I think that having plenty of lead time, especially for marketing and filling the spaces in the course is helpful. I have a feeling you have a huge fan base, and may be able to fill a course with much less lead time that most organizations I work with, so you could do it earlier. I generally like to have my courses posted about 6 months in advance.
If we had an indoor space to teach, I think these temperatures are fine. It's maybe not the best time to implement permaculture on the land, but during the course we don't do that much implementing anyway. We can still make some bricks, make compost, sheet mulch, grafting, dig some swales (if you have the machinery), and more.
I don't know what else you need to do on the site. My basics for every site I teach at is that I recommend that you have these things in good, clean, solid order, and then the students will be happy:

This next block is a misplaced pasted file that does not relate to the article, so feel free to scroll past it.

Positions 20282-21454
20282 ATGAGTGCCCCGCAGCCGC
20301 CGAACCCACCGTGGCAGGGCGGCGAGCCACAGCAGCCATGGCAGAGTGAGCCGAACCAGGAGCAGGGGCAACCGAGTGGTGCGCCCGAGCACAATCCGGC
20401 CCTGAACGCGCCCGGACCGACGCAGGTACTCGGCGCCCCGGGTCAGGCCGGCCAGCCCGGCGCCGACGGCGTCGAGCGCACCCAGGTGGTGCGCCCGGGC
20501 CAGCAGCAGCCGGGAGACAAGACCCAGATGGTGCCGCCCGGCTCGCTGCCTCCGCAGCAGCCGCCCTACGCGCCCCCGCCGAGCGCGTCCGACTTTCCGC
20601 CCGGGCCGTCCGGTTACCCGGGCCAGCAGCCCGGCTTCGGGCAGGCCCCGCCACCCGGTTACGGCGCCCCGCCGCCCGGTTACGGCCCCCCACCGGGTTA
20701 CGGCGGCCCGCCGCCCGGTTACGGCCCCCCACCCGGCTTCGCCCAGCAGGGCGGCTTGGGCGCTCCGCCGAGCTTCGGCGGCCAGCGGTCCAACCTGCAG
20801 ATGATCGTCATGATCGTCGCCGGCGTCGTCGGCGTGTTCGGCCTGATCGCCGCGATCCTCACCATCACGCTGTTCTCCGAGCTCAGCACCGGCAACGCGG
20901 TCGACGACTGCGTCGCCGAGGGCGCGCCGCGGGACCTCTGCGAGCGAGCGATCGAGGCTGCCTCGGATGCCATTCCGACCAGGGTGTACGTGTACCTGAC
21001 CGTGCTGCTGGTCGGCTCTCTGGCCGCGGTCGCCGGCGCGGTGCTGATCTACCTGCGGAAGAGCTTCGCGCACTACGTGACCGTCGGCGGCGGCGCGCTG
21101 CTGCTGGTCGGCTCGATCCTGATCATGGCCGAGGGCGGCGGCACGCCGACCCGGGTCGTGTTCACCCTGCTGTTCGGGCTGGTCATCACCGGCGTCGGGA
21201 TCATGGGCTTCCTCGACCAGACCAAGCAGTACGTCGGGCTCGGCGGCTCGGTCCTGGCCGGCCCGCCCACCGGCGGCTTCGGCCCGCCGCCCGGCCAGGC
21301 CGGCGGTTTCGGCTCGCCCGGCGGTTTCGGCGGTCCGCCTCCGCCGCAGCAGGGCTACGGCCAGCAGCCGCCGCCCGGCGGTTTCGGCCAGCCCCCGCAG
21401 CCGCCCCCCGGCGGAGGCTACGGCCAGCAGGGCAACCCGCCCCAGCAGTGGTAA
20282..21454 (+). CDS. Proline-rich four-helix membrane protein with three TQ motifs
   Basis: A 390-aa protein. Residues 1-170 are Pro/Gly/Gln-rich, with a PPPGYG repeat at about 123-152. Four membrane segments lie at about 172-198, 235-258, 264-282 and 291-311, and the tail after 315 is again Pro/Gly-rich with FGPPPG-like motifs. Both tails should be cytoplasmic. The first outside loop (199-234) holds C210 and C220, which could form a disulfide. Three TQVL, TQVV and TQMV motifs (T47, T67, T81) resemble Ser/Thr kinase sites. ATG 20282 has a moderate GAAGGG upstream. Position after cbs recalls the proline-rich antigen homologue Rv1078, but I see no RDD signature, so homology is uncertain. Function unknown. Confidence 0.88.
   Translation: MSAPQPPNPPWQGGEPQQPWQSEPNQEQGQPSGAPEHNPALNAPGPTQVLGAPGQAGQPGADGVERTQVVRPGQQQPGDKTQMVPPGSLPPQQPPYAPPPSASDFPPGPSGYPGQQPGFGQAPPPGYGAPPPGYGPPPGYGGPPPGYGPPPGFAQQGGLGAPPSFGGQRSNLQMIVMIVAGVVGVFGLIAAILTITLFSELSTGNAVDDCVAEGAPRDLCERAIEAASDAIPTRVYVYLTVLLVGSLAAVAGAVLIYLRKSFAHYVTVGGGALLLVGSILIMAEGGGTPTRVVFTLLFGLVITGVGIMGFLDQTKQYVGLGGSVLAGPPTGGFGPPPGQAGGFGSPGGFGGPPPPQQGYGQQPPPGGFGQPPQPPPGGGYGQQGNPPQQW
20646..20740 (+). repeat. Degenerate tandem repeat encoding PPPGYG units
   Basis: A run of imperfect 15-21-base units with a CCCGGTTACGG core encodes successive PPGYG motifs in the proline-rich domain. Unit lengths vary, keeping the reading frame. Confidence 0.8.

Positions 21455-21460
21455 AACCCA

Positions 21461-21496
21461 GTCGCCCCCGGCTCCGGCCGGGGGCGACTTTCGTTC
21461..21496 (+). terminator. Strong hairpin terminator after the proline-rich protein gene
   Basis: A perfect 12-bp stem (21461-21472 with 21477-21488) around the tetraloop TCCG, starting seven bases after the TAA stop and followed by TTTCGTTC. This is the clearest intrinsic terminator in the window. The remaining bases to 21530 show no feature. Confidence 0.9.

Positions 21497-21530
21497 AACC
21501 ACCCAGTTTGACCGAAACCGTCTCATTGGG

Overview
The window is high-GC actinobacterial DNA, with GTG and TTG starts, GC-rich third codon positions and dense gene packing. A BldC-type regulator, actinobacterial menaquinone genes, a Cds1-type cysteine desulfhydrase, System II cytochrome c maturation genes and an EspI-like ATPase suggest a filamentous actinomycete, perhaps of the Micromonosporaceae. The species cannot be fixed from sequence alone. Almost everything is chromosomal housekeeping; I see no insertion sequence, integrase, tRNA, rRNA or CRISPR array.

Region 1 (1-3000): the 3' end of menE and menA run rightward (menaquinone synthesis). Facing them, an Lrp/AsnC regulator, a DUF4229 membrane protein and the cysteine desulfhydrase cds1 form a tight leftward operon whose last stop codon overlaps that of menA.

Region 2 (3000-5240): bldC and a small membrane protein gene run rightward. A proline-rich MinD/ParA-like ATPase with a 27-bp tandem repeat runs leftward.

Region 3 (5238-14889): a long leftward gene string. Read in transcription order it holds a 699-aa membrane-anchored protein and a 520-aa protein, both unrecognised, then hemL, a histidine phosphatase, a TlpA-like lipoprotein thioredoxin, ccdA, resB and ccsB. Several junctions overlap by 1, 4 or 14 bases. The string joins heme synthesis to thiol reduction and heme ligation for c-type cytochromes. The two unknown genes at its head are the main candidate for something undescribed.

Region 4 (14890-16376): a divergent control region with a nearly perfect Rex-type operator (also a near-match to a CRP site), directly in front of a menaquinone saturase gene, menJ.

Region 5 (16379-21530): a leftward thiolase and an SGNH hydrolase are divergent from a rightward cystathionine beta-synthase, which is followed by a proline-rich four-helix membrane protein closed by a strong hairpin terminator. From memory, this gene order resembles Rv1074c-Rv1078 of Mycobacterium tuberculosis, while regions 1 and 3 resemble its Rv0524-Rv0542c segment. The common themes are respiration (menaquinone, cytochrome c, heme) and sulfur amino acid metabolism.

Sleeping (This can be tents that people bring themselves, but even the spaces for the tents should be given some care. If you do tents, the course will be lower costs as well.) Showering - Clean, hot showers. Shitting - Somewhere clean and private Eating (kitchen, cooks and place to eat) Class time (comfortable place to learn)
If you have all those things, then the course works well. If even one is missing, then participants get a bit fussy.
There is a great PDC teacher or two that live at the Possibility Alliance in NE missouri, that might be willing to come down and teach. The guy's name is Adam Campbell. you could leave a message for him on his phone to see if he would be interested (660) 332-4094. But I imagine he may be quite booked up already too.
I am including Brecht and Nick in this conversation as well, as they may be interested in teaching the course. These are colleagues of mine from Surplus Permaculture Consulting. Both have lots of experience internationally and are great teachers. If I taught the course, I might want to bring one of them along to co-teach as well.
Let me know.